How you can avoid an audit
NEW YORK — The odds of any individual taxpayer being audited are low, but who wants to go through explaining to the IRS why you took this particular deduction or you didn't report that particular bit of income?
Tax experts say there are things taxpayers should do — or not do — to stay out of trouble with the nation's top tax collection agency.
"Basically, if you've included all your income, have documentation for your deductions and your computations are correct, you should be fine," said Edward Smith, a Boston-based tax partner with BDO Seidman LLP.
That said, Smith points out that there are some groups more likely to get caught up in IRS audits than others, such as self-employed business people who may have extensive expense write-offs or wealthy families with complex investments.
The IRS said that in 2007, it audited nearly 1.4 million individual tax returns, or about 1 in 100 of total returns. But wealthier taxpayers, specifically those with $1 million or more in income, had a 1-in-11 chance of being audited, and audits of businesses and partnerships have been increased, it said.
The IRS emphasizes that selecting a return for audit doesn't necessarily suggest that the taxpayer made an error or has been dishonest, since some audits are done to establish benchmarks for judging other returns.
Still, the IRS has tools to help it identify taxpayers who are underreporting income or claiming excessive credits and deductions, including special computer programs that give each return a numeric "score" that allows comparison to national norms.
John W. Roth, a senior tax analyst at CCH Inc., a division of Wolters Kluwer, said "there are a significant number of people out there who play audit roulette." That is, they'll claim a deduction they can't document and figure that if it's under a certain amount, it won't trigger an audit.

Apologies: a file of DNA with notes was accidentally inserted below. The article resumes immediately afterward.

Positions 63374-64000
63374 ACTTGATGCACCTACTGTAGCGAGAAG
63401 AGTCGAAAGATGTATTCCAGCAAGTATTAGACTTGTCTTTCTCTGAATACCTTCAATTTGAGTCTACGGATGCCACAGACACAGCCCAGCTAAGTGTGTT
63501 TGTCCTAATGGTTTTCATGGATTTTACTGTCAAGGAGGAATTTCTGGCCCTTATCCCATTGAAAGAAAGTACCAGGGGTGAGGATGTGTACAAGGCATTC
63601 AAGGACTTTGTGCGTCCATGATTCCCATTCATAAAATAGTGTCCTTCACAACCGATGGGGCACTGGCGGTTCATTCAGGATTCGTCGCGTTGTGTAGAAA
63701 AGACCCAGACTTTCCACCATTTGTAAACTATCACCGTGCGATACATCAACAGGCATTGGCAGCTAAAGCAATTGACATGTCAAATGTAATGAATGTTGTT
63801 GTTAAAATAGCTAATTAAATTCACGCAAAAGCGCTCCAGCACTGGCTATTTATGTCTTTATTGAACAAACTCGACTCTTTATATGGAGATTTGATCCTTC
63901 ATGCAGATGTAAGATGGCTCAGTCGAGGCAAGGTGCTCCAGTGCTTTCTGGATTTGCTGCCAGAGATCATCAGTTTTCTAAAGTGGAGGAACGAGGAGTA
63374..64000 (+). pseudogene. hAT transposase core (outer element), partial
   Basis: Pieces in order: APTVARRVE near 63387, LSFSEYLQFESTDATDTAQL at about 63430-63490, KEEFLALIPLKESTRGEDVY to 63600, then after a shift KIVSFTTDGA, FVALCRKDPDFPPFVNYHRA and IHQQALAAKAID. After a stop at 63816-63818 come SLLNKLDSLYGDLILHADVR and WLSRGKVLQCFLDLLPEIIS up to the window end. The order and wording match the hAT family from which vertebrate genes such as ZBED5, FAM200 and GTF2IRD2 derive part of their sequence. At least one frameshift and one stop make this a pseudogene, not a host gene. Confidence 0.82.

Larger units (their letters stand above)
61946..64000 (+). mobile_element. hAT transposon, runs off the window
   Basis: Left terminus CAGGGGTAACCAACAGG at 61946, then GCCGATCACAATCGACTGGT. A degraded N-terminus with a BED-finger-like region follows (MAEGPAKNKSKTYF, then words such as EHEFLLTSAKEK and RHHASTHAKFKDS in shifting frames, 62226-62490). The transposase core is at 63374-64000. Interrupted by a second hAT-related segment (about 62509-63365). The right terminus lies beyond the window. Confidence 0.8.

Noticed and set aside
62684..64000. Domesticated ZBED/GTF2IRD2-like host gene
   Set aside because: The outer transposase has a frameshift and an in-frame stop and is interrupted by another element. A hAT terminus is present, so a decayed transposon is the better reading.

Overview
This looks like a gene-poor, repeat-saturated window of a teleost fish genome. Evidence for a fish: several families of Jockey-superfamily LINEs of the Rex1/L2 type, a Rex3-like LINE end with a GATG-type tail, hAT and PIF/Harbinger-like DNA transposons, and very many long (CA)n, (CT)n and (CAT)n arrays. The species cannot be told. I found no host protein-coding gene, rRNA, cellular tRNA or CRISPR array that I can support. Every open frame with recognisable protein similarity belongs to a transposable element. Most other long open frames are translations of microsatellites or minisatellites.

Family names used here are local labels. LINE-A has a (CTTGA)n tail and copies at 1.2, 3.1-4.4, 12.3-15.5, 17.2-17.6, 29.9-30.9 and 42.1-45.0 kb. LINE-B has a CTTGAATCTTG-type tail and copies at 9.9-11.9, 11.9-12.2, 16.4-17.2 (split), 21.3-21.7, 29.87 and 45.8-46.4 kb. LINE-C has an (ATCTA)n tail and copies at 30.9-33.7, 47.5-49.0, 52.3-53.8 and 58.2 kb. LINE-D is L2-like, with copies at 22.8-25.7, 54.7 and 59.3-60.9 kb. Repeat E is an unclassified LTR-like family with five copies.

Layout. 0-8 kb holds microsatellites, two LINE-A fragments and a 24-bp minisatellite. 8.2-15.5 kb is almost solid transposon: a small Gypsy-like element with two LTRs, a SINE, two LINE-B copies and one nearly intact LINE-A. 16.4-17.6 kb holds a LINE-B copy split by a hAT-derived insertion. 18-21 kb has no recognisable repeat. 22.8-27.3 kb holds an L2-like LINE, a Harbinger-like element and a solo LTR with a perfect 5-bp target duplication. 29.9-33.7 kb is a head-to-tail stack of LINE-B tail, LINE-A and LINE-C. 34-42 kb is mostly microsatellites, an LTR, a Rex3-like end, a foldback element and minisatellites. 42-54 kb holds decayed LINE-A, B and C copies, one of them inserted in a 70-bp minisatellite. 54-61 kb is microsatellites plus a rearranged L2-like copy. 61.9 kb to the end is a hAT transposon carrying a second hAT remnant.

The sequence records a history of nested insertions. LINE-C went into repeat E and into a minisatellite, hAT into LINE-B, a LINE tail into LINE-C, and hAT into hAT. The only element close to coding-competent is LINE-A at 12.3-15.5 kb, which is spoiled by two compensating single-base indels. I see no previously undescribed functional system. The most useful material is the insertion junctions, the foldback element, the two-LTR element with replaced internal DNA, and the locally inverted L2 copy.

"In fact, that IRS scoring system that determines whether your return is pulled for an audit," he said. "It looks at the whole return, not necessarily one particular item."
He added that the IRS doesn't disclose the scoring system formula to make it harder for tax scofflaws to game the system.
Smith of BDO Seidman said taxpayers need to be especially careful to report all income. That's because the IRS has substantially increased the use of another tool — computer matching of data from W-2 wage reports and Form 1099 interest and dividend statements with numbers reported on individual tax returns.
"You want to make sure all relevant income information is on the return," Smith said. "That includes dividend and interest, proceeds from stock transactions, proceeds from the sale of a house, gross income for self-employed persons, all rent received."
And, he added, individuals can stay below the IRS radar by not making simple errors that call attention to their return.
"Check and double check to make sure the math is correct," he said. "Also make sure personal information, like your Social Security number, is correct and that the form is signed."
Regardless of the infraction, the experts say taxpayers should not ignore IRS queries because the IRS is persistent and won't go away.
"There are honest mistakes which are easily resolved" with the IRS, Weltman said. "Say you transposed the figures on a Form 1099, writing down $690 instead of $960. They'll send you a notice and a bill. If they're right, you just pay up and that's the end of it."
Then there are the more serious mistakes, or as the CCH's Roth put it: "There are the ones when they say, 'Come to our office' and there are the ones where they come to your office."
His advice: "It's better to resolve it before things get ratcheted up."
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